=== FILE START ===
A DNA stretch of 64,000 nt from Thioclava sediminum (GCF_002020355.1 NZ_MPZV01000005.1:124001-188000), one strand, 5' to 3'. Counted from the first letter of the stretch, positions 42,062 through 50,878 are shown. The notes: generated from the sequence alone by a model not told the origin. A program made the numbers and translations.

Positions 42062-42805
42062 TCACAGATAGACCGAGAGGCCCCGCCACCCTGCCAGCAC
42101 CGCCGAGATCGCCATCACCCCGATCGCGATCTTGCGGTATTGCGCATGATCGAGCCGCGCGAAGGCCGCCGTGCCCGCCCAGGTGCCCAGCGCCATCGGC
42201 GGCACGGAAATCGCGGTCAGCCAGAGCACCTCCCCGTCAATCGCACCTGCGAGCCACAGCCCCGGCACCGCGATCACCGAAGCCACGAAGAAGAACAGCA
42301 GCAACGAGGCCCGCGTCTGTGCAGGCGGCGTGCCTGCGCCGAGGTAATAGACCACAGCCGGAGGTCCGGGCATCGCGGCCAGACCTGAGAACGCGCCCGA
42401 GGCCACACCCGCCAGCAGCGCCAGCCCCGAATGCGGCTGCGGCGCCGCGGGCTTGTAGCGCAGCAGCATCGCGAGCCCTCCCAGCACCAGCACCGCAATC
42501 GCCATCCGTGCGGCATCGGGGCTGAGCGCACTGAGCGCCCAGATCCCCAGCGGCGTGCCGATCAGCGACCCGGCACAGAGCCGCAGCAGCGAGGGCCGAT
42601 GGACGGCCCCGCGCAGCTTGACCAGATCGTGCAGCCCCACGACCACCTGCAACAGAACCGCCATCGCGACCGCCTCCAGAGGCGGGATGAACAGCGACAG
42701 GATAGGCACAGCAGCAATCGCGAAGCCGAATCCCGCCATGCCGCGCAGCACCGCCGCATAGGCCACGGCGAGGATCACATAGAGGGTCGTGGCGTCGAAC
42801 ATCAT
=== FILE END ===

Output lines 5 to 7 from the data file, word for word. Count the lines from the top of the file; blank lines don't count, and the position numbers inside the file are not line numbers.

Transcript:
42201 GGCACGGAAATCGCGGTCAGCCAGAGCACCTCCCCGTCAATCGCACCTGCGAGCCACAGCCCCGGCACCGCGATCACCGAAGCCACGAAGAAGAACAGCA
42301 GCAACGAGGCCCGCGTCTGTGCAGGCGGCGTGCCTGCGCCGAGGTAATAGACCACAGCCGGAGGTCCGGGCATCGCGGCCAGACCTGAGAACGCGCCCGA
42401 GGCCACACCCGCCAGCAGCGCCAGCCCCGAATGCGGCTGCGGCGCCGCGGGCTTGTAGCGCAGCAGCATCGCGAGCCCTCCCAGCACCAGCACCGCAATC